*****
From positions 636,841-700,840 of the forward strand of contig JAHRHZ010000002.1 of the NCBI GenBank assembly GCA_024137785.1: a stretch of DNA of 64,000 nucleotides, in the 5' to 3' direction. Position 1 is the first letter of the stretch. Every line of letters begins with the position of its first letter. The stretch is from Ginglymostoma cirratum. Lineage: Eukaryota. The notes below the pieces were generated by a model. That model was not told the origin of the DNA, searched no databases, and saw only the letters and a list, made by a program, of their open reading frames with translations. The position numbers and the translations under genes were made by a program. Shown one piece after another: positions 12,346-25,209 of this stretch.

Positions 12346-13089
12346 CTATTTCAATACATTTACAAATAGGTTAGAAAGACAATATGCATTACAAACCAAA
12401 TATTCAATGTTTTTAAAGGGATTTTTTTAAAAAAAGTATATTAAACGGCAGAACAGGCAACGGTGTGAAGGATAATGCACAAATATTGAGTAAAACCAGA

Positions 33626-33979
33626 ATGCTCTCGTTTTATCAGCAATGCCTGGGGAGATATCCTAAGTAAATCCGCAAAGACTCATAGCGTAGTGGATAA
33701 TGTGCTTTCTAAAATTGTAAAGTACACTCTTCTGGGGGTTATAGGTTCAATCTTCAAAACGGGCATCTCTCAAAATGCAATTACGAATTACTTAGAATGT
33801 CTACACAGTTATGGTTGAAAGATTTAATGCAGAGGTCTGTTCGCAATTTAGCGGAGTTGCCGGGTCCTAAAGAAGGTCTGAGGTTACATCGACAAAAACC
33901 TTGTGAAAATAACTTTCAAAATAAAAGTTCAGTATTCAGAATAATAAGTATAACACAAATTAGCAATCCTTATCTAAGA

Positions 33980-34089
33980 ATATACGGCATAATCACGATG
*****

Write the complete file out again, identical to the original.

From positions 636,841-700,840 of the forward strand of contig JAHRHZ010000002.1 of the NCBI GenBank assembly GCA_024137785.1: a stretch of DNA of 64,000 nucleotides, in the 5' to 3' direction. Position 1 is the first letter of the stretch. Every line of letters begins with the position of its first letter. The stretch is from Ginglymostoma cirratum. Lineage: Eukaryota. The notes below the pieces were generated by a model. That model was not told the origin of the DNA, searched no databases, and saw only the letters and a list, made by a program, of their open reading frames with translations. The position numbers and the translations under genes were made by a program. Shown one piece after another: positions 12,346-25,209 of this stretch.

Positions 12346-13089
12346 CTATTTCAATACATTTACAAATAGGTTAGAAAGACAATATGCATTACAAACCAAA
12401 TATTCAATGTTTTTAAAGGGATTTTTTTAAAAAAAGTATATTAAACGGCAGAACAGGCAACGGTGTGAAGGATAATGCACAAATATTGAGTAAAACCAGA

Positions 33626-33979
33626 ATGCTCTCGTTTTATCAGCAATGCCTGGGGAGATATCCTAAGTAAATCCGCAAAGACTCATAGCGTAGTGGATAA
33701 TGTGCTTTCTAAAATTGTAAAGTACACTCTTCTGGGGGTTATAGGTTCAATCTTCAAAACGGGCATCTCTCAAAATGCAATTACGAATTACTTAGAATGT
33801 CTACACAGTTATGGTTGAAAGATTTAATGCAGAGGTCTGTTCGCAATTTAGCGGAGTTGCCGGGTCCTAAAGAAGGTCTGAGGTTACATCGACAAAAACC
33901 TTGTGAAAATAACTTTCAAAATAAAAGTTCAGTATTCAGAATAATAAGTATAACACAAATTAGCAATCCTTATCTAAGA

Positions 33980-34089
33980 ATATACGGCATAATCACGATG